For Parker Beauchamp, CEO of INGUARD, an insurance company that specializes in risk management for small niches, the drone is a savior. In his HuffPost article, he made it clear that drones are a starting point in catastrophe model development.

Taking rooftop images and videos after a disaster is not all that is required to come up with a catastrophe model quickly. Drones take a number of higher quality pictures in a shorter timeframe than humans would manually be able to do. This makes it easier for the claim adjuster to get quick inputs for spatial analysis – an advantage both for the policyholder and the insurer. It is perhaps important to note that some of these drones have substantive levels of Artificial Intelligence (AI). This means some of them can avoid obstacles, fly various kinds of autonomic modes and easily return to the pilot in the case of any difficulties or break in transmission.

Reduced Losses from Fraudulent Claims

It is a common practice for placeholders to inflate claims following a disaster, in the hopes of getting the highest possible indemnity from their insurers. In fact, the Insurance Information Institute claims that 1 out of every 10 claims they indemnify are fraudulent. Small as this percentage may seem, the insurance industry loses billions of dollars to these claims every year. And from what insurers all over the country say, there is no chance that this is going to stop anytime soon.

To reduce these losses, drone technology is being currently utilized. While a policyholder can include damages to his property before great disaster strikes, the insurer can very easily tell whether these claims are true or not by employing aerial surveillance by UAVs as they can often navigate even extremely narrow corners that humans would otherwise be unable to maneuver.

Risks Associated with the Use of Drones

First, the Federal Aviation Authority (FAA) recommends that drones which weigh over 0.55 pounds and less than 55 pounds be registered. The pilot must be at least 13 years old and the drone must not fly higher than 400 feet above the ground. Violating any of these rules and some others could lead to problems with the government.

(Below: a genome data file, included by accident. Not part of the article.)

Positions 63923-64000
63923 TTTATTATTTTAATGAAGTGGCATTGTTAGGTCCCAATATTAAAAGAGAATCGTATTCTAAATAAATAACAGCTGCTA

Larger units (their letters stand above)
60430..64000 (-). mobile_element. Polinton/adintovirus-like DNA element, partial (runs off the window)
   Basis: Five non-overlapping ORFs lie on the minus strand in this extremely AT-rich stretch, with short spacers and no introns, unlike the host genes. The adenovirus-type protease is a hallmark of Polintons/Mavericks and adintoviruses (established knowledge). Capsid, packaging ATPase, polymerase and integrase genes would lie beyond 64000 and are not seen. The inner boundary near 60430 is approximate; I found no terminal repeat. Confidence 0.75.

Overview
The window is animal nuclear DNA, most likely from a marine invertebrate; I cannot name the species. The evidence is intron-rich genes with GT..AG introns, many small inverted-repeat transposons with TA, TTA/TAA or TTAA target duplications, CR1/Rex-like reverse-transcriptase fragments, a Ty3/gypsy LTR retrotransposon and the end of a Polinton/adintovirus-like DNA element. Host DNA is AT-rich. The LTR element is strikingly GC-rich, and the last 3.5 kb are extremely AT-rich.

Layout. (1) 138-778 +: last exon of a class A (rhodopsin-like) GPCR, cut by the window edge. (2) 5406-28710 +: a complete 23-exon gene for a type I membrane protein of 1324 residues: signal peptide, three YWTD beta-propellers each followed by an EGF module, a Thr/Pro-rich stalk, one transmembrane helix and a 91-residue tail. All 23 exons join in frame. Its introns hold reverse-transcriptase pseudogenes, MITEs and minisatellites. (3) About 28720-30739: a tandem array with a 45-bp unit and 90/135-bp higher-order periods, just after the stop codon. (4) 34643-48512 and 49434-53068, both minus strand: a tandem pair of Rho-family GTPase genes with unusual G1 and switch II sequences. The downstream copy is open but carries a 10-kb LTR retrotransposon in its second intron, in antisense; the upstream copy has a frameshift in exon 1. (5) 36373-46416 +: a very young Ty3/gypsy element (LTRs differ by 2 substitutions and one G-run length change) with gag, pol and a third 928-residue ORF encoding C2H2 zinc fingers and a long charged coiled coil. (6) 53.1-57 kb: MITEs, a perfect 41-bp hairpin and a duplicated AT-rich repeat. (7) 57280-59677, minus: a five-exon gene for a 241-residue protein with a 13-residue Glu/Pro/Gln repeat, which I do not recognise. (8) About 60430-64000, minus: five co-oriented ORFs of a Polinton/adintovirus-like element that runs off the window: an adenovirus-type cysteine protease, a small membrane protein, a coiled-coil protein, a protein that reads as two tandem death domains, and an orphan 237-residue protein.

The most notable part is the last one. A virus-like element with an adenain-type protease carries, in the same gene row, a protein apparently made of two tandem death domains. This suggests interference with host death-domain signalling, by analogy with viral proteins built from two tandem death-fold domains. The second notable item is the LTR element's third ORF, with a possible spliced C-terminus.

Again, should the drone invade the privacy of other individuals or perhaps, malfunction and fall on them or their property, causing damages, they could press charges against the insurer. While it will be difficult for the claimant to prove that the insurer’s drone invaded their privacy, it does not absolve insurers from the likelihood of getting charged and prosecuted for third-party offenses.

Final Thoughts

Drones are gradually penetrating any and every industry in the world today. For instance, they are used to observe wildlife, monitor crops, deliver supplies in cases of health emergencies, and they are even finding their way into sports. For the insurer, the occupational risks UAVs eliminate in on-site property damage evaluation cannot be overemphasized. The ease of obtaining data for spatial analysis using drones, as well as the speed of the whole process has become a lot more impressive in recent times. Embracing drone technology in the insurance industry seems to be a great step in a good direction, and insurers who wait for too long before adopting the use of UAVs may not be making the best choice.

Author Profile: Prasad Dusane is a drone geek who blogs at and has recently published this interesting article Drones Buying Guide for Beginners.